Calliope to grace his golden verse—
         Ay, and this Kypris also—did I take
         That popular name of thine to shadow forth
         The all-generating powers and genial heat
         Of Nature, when she strikes thro’ the thick blood
         Of cattle, and light is large, and lambs are glad
         Nosing the mother’s udder, and the bird
         Makes his heart voice amid the blaze of flowers;
         Which things appear the work of mighty Gods.
         ”The Gods! and if I go my work is left
         Unfinish’d—if I go. The Gods, who haunt
         The lucid interspace of world and world,
         Where never creeps a cloud, or moves a wind,
         Nor ever falls the least white star of mow
         Nor ever lowest roll of thunder moans,
         Nor sound of human sorrow mounts to mar
         Their sacred everlasting calm! and such,
         Not all so fine, nor so divine a calm
         Not such, nor all unlike it, man may gain
         Letting his own life go. The Gods, the Godsl
         If all be atoms, how then should the Gods
         Being atomic not be dissoluble,
         Not follow the great law? My master held
         That Gods there are, for all men so believe.
         I prest my footsteps into his, and meant
         Surely to lead my Memmius in a train
         Of fiowery clauses onward to the proof
         That Gods there are, and deathless. Meant? I meant?
         I have forgotten what I meant, my mind
         Stumbles, and all my faculties are lamed.
         “Look where another of our Gods, the Sun
         Apollo, Delius, or of older use
         All-seeing Hyperion—what you will—
         Has mounted yonder; since he never sware,
         Except his wrath were wreak’d on wretched man,
         That he would only shine among the dead
         Hereafter—tales! for never yet on earth
         Could dead flesh creep, or bits of roasting ox
         Moan round the spit—nor knows he what he sees;
         King of the East altho’ he seem, and girt
         With song and flame and fragrance, slowly lifts
         His golden feet on those empurpled stairs
         That climb into the windy halls of heaven
         And here he glances on an eye new-born,
         And gets for greeting but a wail of pain;
         And here he stays upon a freezing orb
         That fain would gaze upon him to the last;
         And here upon a yellow eyelid fallen
         And closed by those who mourn a friend in vain,
         Not thankful that his troubles are no more.
         And me, altho’ his fire is on my face
         Blinding, he sees not, nor at all can tell
         Whether I mean this day to end myself.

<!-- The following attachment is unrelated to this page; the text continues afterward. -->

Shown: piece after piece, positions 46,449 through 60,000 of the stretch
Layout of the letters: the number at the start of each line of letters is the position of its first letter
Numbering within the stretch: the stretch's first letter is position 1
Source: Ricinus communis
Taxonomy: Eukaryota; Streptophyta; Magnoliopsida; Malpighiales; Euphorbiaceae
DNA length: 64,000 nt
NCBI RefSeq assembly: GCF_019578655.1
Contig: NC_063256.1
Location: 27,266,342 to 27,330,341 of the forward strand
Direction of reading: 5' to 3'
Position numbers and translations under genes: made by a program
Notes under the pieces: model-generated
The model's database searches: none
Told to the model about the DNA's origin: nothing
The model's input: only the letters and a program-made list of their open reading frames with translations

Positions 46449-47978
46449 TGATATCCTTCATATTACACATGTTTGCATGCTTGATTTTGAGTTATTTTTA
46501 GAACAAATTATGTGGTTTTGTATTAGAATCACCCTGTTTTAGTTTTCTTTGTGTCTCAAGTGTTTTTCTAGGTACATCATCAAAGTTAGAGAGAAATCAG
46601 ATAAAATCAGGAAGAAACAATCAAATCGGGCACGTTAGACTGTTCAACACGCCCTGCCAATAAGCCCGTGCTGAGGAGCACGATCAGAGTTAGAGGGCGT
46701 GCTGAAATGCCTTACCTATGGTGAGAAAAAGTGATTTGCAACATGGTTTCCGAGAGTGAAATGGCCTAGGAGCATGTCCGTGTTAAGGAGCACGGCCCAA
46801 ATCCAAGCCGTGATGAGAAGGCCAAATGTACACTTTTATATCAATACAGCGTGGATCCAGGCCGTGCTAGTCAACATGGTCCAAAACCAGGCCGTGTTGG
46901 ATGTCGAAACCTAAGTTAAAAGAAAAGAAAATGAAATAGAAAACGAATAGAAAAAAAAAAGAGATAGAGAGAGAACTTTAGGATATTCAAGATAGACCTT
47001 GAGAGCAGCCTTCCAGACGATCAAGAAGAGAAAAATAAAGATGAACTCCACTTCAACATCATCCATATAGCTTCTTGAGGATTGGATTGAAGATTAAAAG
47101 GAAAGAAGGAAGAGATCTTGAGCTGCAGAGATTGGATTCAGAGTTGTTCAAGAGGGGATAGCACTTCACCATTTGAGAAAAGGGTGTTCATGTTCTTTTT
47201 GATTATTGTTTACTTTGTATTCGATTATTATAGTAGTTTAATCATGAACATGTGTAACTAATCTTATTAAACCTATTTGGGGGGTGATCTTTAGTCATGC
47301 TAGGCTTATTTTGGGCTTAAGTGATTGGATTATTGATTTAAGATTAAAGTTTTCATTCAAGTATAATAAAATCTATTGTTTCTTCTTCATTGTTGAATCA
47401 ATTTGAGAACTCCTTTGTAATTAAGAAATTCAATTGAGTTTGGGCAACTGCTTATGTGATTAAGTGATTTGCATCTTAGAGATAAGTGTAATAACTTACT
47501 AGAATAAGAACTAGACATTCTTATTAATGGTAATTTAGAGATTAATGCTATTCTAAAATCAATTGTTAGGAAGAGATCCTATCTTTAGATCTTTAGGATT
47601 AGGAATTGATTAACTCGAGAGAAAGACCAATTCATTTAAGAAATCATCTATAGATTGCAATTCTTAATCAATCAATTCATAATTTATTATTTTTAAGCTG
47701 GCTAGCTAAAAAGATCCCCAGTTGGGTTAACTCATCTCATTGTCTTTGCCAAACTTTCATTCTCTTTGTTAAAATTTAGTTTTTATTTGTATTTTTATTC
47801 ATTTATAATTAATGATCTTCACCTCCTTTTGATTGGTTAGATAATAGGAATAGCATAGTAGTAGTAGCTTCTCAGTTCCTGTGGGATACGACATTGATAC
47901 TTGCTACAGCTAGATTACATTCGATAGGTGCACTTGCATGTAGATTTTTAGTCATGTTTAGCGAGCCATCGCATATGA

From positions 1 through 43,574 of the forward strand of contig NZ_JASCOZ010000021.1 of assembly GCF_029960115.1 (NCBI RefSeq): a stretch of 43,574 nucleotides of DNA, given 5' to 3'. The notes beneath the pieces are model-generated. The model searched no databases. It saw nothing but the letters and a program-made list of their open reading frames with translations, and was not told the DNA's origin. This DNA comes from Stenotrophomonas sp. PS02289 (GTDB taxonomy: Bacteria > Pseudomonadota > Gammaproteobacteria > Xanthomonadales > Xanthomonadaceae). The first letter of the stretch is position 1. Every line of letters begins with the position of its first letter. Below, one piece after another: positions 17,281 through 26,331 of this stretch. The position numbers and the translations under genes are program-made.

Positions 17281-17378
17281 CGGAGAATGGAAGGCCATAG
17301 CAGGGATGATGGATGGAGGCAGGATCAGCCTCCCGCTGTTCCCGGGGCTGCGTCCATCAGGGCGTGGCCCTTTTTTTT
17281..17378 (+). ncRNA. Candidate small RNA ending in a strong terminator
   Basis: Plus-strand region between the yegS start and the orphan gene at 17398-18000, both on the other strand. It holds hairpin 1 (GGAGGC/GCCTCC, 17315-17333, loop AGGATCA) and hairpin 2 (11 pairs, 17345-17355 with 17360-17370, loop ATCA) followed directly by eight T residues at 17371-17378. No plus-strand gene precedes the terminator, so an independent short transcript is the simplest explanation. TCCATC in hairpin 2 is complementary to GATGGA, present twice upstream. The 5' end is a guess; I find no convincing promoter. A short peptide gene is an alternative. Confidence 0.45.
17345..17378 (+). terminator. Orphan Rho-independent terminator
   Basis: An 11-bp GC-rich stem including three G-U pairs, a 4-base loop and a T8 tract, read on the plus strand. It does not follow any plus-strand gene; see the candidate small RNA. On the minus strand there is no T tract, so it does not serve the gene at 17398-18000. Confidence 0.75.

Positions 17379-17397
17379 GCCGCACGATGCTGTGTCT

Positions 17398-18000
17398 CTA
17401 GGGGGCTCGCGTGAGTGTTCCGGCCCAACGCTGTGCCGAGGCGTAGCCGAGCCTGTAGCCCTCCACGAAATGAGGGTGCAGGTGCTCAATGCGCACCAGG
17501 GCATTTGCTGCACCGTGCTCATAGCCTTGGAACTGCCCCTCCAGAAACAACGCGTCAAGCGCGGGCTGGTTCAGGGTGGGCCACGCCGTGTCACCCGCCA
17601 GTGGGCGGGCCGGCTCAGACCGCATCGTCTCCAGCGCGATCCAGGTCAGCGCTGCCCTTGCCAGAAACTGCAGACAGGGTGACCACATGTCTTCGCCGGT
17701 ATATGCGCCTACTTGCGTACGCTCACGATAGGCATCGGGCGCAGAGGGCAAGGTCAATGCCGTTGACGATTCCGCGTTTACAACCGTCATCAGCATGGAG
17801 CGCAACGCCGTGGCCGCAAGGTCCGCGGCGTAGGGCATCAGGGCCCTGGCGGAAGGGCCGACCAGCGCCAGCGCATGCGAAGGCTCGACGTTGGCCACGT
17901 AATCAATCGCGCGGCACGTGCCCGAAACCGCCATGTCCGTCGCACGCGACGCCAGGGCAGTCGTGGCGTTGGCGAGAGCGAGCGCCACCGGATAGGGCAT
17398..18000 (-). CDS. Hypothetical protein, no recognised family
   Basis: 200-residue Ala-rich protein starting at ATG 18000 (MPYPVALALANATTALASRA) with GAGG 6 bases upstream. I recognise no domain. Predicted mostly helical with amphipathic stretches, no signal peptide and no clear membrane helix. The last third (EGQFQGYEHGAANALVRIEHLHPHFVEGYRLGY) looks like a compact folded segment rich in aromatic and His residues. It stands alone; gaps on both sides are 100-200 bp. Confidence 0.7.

Or lend an ear to Plato where he says,
         That men like soldiers may not quit the post
         Allotted by the Gods. But he that holds
         The Gods are careless, wherefore need he care
         Greatly for them, nor rather plunge at once,
         Being troubled, wholly out of sight, and sink
         Past earthquake—ay, and gout and stone, that break
         Body toward death, and palsy, death-in-life,
         And wretched age—and worst disease of all,
         These prodigies of myriad nakednesses,
         And twisted shapes of lust, unspeakable,
         Abominable, strangers at my hearth
         Not welcome, harpies miring every dish,
         The phantom husks of something foully done,
         And fleeting thro’ the boundless universe,
         And blasting the long quiet of my breast
         With animal heat and dire insanity?
         ”How should the mind, except it loved them, clasp
         These idols to herself? or do they fly
         Now thinner, and now thicker, like the flakes
         In a fall of snow, and so press in, perforce
         Of multitude, as crowds that in an hour
         Of civic tumult jam the doors, and bear
         The keepers down, and throng, their rags and the
         The basest, far into that council-hall
         Where sit the best and stateliest of the land?
         ³Can I not fling this horror off me again,
         Seeing with how great ease Nature can smile
         Balmier and nobler from her bath of storm,
         At random ravage? and how easily
         The mountain there has cast his cloudy slough,
         Now towering o’er him in serenest air,
         A mountain o’er a mountain,—ay, and within
         All hollow as the hopes and fears of men?
         “But who was he that in the garden snared
         Picus and Faunus, rustic Gods? a tale
         To laugh at—more to laugh at in myself—
         For look! what is it? there? yon arbutus
         Totters; a noiseless riot underneath
         Strikes through the wood, sets all the tops quivering—;
         The mountain quickens into Nymph and Faun,